DelMar’s New Chemotherapeutic VAL-083 Shows Promise in TKI-resistant NSCLC

DelMar’s New Chemotherapeutic VAL-083 Shows Promise in TKI-resistant NSCLC

DelMar‘s small molecule chemotherapeutic VAL-083 may be a valuable treatment approach for non-small cell lung cancer (NSCLC) patients who are resistant to tyrosine kinase therapy, according to preclinical data presented at the American Association for Cancer Research (AACR) 2017 Annual Meeting in Washington, D.C.

The poster, “DNA damage response to dianhydrogalactitol (VAL-083) in p53-deficient non-small cell lung cancer (NSCLC) cells,” was presented April 3 by Anne Steino.

Treatment of non-small cell lung cancer patients who have EGFR mutations usually consists of surgery and chemotherapy with tyrosine kinase inhibitors (TKI). EGFR mutations are found in nearly 15% of NSCLC patients in the Western population, and 40% in Asian populations.

While TKI therapy has shown promise in lung cancer patients, response to TKI treatment is short-lived and tumors recur with new mutations, like the T790M EGFR mutation.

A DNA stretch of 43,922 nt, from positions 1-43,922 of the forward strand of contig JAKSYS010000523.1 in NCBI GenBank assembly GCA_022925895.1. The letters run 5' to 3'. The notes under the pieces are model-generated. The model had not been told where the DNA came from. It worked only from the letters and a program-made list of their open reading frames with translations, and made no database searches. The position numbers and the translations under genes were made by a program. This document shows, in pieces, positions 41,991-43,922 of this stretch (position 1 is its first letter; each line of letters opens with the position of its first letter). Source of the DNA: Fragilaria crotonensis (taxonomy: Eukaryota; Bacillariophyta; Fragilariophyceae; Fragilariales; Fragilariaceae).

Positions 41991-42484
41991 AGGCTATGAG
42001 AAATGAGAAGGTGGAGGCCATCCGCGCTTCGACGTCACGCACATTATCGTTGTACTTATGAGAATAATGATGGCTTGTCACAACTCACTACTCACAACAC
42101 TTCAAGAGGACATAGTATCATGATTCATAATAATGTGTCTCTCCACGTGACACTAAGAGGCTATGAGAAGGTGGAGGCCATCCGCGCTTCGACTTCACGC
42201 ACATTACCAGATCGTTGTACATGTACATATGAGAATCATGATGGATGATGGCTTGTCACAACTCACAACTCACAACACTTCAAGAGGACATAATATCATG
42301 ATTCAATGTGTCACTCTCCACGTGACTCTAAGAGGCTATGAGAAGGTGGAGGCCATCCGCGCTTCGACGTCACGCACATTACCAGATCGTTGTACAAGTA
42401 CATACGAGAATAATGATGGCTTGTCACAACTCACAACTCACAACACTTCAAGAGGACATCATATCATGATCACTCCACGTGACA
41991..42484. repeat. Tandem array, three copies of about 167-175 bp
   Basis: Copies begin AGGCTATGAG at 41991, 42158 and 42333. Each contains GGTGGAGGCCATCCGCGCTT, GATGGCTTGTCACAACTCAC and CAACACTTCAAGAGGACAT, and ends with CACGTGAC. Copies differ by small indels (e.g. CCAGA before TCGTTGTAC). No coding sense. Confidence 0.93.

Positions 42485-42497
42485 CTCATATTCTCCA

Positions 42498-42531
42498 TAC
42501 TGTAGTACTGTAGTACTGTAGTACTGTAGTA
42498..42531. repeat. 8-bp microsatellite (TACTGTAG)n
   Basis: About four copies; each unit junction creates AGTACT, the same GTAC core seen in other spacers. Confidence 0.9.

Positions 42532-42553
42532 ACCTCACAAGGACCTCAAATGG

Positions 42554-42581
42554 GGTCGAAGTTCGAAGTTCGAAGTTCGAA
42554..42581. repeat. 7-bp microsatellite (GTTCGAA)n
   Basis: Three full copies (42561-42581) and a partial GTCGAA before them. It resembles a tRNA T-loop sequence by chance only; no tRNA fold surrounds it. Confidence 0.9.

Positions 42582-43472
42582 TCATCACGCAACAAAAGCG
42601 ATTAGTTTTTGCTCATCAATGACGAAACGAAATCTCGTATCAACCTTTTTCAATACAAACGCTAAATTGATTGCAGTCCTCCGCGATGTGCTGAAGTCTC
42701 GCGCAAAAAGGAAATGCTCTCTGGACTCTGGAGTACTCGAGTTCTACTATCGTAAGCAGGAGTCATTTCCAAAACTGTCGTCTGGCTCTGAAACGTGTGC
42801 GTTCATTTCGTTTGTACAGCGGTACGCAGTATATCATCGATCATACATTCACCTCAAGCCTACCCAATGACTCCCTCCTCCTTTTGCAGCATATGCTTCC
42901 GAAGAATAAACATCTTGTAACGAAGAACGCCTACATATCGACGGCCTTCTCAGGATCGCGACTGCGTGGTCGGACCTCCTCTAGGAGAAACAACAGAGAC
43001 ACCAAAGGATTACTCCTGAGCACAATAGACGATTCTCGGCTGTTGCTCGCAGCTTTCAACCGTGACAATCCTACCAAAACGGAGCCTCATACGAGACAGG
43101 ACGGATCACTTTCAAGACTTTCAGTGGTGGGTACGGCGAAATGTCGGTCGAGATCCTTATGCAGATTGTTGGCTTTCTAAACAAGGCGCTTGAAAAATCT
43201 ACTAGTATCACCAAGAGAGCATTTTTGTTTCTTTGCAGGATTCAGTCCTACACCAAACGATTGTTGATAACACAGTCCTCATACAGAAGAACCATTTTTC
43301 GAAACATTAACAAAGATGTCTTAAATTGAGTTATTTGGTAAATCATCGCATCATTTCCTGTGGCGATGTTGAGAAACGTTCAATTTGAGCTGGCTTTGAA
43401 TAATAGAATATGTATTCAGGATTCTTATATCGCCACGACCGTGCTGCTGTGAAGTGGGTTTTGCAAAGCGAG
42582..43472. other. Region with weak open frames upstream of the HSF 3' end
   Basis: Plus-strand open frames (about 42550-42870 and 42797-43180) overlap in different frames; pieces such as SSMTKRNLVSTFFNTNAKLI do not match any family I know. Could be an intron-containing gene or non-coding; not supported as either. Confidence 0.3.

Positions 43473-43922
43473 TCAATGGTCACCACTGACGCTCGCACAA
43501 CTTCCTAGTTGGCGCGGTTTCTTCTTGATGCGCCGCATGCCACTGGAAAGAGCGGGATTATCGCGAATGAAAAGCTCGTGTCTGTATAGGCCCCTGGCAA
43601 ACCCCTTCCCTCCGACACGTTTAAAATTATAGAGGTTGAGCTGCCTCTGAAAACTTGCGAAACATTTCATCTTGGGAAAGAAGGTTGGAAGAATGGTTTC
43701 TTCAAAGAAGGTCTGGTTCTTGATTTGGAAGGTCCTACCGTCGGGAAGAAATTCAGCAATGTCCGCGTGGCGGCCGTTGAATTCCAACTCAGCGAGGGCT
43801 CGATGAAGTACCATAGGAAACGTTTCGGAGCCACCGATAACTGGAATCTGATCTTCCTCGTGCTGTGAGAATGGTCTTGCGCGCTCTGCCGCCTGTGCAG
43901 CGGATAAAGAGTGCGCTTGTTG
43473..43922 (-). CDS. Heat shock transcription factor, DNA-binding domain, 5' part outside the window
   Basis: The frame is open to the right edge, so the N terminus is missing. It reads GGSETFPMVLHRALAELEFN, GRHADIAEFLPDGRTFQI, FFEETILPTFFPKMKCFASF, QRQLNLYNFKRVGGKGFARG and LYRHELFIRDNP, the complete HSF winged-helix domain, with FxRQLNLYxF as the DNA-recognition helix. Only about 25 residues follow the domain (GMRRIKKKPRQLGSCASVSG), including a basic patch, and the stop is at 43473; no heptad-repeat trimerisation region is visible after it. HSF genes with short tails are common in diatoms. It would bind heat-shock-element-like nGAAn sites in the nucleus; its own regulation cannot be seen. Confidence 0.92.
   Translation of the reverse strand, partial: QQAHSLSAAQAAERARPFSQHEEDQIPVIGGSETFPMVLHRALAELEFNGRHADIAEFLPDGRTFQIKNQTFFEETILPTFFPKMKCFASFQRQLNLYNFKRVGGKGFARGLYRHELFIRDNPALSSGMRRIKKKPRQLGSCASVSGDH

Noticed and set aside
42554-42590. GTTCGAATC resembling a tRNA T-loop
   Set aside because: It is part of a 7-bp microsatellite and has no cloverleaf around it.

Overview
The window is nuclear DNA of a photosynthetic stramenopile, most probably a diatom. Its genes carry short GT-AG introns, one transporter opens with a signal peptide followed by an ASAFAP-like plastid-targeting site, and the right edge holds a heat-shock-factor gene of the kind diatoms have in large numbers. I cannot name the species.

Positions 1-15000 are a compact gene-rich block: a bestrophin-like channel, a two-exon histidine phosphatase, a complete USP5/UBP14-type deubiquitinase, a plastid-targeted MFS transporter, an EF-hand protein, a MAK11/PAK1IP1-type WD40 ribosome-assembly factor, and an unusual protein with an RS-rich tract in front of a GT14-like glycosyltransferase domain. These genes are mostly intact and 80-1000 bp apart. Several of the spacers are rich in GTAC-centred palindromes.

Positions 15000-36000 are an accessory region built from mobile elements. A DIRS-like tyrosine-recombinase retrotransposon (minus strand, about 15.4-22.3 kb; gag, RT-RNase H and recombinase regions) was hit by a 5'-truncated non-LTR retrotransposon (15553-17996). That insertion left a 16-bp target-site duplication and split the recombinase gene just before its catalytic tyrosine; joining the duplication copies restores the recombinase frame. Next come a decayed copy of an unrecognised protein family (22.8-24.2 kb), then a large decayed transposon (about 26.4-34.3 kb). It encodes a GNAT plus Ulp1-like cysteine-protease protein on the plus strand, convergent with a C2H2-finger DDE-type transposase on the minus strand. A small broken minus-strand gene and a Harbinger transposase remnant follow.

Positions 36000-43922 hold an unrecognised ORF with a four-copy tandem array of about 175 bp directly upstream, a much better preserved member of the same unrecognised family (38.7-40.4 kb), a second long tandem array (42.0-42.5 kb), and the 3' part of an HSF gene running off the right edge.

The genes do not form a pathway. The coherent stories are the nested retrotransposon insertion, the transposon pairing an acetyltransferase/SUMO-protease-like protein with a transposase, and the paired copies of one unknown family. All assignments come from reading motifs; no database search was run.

And while recurrent NSCLC with the T790M mutation is sensitive to third-generation TKIs, resistance usually emerges through new mutations, including KRAS mutations.

VAL-083 is a first-in-class, small molecule DNA-targeting chemotherapy. It is approved in China for the treatment of chronic myelogenous leukemia and lung cancer, but its use has been limited by a lack of new data.

But recent findings from DelMar researchers suggest that VAL-083 has the potential to exert high anti-cancer activity, even in NSCLC cells that are highly resistant to platinum-based chemotherapy, the standard-of-care for non-operable NSCLC.

In addition, VAL-083 readily crosses the blood brain barrier, and may possibly be used to treat patients whose lung cancer has spread to the brain.

The recently presented data has demonstrated that VAL-083 also retains its anti-tumor activity in NSCLC cells that acquired resistance to TKI therapies. Indeed, cells with p53, EGFR, or KRAS mutations were highly sensitive to the drug.

The preclinical results provide the scientific rationale for further assessement of VAL-083 in NSCLC clinical trials, and the company says on its website that it has plans to initiate a NSCLC trial in collaboration with Guangxi Wuzhou Pharma, which will fund the study.

The company presented two other posters, showing the mechanism of action of VAL-083 in glioblastoma and data from a Phase 2 trial in MGMT expressing glioblastoma tumors.

VAL-083 has received orphan drug designation in Europe to treat malignant gliomas, and in the U.S. for the treatment of glioma, medulloblastoma, and ovarian cancer.

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